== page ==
I love autumn – football games, bonfires, falling leaves – and – oh – wait for it – campaign ads flying through the airwaves. Okay, maybe I don’t love the ads but I do find them fascinating, particularly when they completely depart from reality, or take a kernel of truth and stretch it so far that it’s mind boggling.
I always flash back to 1990 when campaign season rolls around, as I spent the better part of my days working on a state senate race in the northeastern part of Wisconsin – a large district geographically – think northwoods Wisconsin where lots of folks from Illinois have “cottages.”
One night in particular remains fixed in my mind. We had to do a radio ad drop, which meant – and here I really am dating myself – driving from radio station to radio station to actually physically hand over the recording of the ad. Obviously, this was way before sending files electronically. It was super foggy and the deer were all over the roads, so we could only drive about 30 miles mph on the highway in order to avoid hitting a deer! We almost hit several and it took us five and a half hours to drive the entire district.
Today, however, you can just pull up your opponent’s ads on You Tube, send your ads from your computer and voila! No deer involved. So curiosity got the better of me recently and I decided to see if the ads around the country were getting as hard-hitting as they are here in Wisconsin.
In this ad sponsored by the National Rifle Association, they claim that Landrieu “voted to take away your gun rights.” What Landrieu really voted for was a bill that would have expanded background checks for Internet sales and at gun shows, not affecting private sales. To take this to the logical conclusion – even if the bill that Senator Landrieu voted for had passed, this woman in this ad could have presumably still bought a gun through a private sale as long as she didn’t have a mental illness or prior criminal convictions. It’s effective because of the fear it invokes and appeals to young, married women.
This was running in Arkansas. Sponsored by incumbent Senator Mark Pryor, the ad claims that Rep. Tom Cotton, voted against “preparing Americans for pandemics like Ebola.” Nothing jumping on the latest American fear du jour to get at your opponent. While Cotton did vote against an early version of the bill, he and Senator Pyror ultimately both supported the final version of the bill. What is good about this ad though is that Pyror documents all his claims by citing Congressional Record votes – so hard to argue with that.
In Alaska, incumbent Senator Mark Begich’s (D) ad, claims that his opponent, Dan Sullivan, former Alaska Attorney General, let sex offenders off with light sentences. It focuses in particular on a case in which a man was accused of murdering a couple and raping their daughter in 2013. According to Factcheck.org, Sullivan was not personally involved at all in the plea agreement. The ad was so controversial that it has been taken off the air. It was a good ad, but would have been better with more truthful information.
But my own personal favorite this year comes from my home state of Wisconsin in which Rep. Paul Ryan (R) targets the Internal Revenue Service.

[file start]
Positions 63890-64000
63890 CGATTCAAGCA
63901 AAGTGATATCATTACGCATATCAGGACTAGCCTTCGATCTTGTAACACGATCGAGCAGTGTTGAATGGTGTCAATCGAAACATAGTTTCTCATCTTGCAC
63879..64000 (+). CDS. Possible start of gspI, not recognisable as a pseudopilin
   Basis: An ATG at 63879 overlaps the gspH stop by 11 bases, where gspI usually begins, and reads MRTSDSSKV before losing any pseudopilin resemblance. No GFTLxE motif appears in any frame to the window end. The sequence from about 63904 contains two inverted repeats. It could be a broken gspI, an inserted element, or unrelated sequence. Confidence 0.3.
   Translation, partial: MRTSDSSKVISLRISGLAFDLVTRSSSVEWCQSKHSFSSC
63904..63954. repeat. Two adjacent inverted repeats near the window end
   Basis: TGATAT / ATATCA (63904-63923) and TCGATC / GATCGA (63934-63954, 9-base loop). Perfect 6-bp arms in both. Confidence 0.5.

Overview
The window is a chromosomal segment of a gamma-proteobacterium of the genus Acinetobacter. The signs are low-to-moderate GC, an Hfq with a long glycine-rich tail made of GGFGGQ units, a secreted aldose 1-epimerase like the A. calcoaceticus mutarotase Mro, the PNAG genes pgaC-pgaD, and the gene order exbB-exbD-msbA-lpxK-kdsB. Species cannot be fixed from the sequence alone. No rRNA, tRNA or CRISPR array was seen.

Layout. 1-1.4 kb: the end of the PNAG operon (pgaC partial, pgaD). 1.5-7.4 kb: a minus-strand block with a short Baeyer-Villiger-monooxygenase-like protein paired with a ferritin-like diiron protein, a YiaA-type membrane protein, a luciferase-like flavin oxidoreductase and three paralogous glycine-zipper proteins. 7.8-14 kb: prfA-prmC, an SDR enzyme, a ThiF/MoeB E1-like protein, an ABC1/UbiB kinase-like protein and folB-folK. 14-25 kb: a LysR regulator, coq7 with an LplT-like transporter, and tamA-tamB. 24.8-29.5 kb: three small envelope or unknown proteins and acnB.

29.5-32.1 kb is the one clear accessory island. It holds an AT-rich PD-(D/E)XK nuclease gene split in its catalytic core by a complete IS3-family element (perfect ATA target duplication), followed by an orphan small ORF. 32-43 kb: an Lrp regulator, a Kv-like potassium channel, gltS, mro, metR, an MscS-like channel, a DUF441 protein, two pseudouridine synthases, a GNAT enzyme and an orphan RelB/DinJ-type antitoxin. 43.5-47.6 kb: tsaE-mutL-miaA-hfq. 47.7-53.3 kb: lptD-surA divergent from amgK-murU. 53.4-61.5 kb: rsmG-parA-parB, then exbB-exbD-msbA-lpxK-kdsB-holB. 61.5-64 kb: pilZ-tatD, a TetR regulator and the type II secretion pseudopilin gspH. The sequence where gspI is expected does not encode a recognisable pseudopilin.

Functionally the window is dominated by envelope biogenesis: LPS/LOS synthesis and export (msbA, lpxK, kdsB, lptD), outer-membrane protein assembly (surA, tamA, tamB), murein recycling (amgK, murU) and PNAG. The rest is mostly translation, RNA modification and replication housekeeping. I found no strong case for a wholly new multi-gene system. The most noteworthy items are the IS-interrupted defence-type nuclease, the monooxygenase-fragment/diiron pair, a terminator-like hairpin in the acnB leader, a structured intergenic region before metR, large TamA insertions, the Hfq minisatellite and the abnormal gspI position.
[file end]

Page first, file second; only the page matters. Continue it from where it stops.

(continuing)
This ad is simultaneously brilliant, sad, funny and very effective. The first time I saw it, I thought, what? Why is he running an ad against the IRS?? Well, recall the IRS scandal of late 2013/early 2014 in which the IRS was accused of mishandling tax-exempt status requests by conservative groups. Ryan has no love for the IRS but what is brilliant and sad about this ad is the Average Joe or Jane working hard to put food on the table might look at this ad and totally agree that the IRS is terrible – I mean who really likes paying taxes? And you can just hear them saying – “I agree, he’s got my vote!” It’s funny because it is a parody of a campaign ad and he can afford to do it because he’s running in a very safe seat in which Mr. Ryan can easily afford to poke fun at the IRS instead of running actual ads against his opponent, Democrat Rob Zerban.
A few more tidbits for you regarding campaign spending in these midterm elections. The New York Times reported on Oct. 10, that over half, 55% to be precise, of the general election ads sponsored by outside groups, come from organizations that reveal little if any information about their donors. The ads this cycle have largely benefitted Republican candidates and are “paid for by nonprofit groups and trade associations, some of which are established with the purpose of shielding wealthy individuals and corporations that contribute.” ( NYT Oct. 10, 2014 Secret Money Fueling a Flood of Political Ads) The article goes on to point out that both Republicans and Democrats have their secret money groups and that in the battle for the U.S. Senate in the nine leading races in Alaska, Arkansas, Colorado, Iowa, Kentucky, Georgia, Louisana, Michigan, and North Carolina, more than half of the outside spending came from anonymous donors to the tune of $84 million dollars.
With all that money swirling around, you would think more people would turn out to vote in these elections, yet predictions are that around just 40% will turn out to vote nationwide.
This will be one of few elections, if any, that I will not be watching the returns with my partner in life and in work, John Rogers. He’ll be assisting local CBS news anchorman Mike Strehlow in analyzing the election results. You can watch on channel 58 here in Milwaukee. Once again, no deer involved other than the candidates who lose and have to go on TV and look into the headlights.
Diane Rogers, Capstone Partner, draws on 25 years of experience working in state and federal government, offering clients expertise in public policy, politics, management, and strategic planning. Contact Diane here to find out more.
The views in this blog post represent the viewpoints of individual team members, not Capstone National Partners as a whole.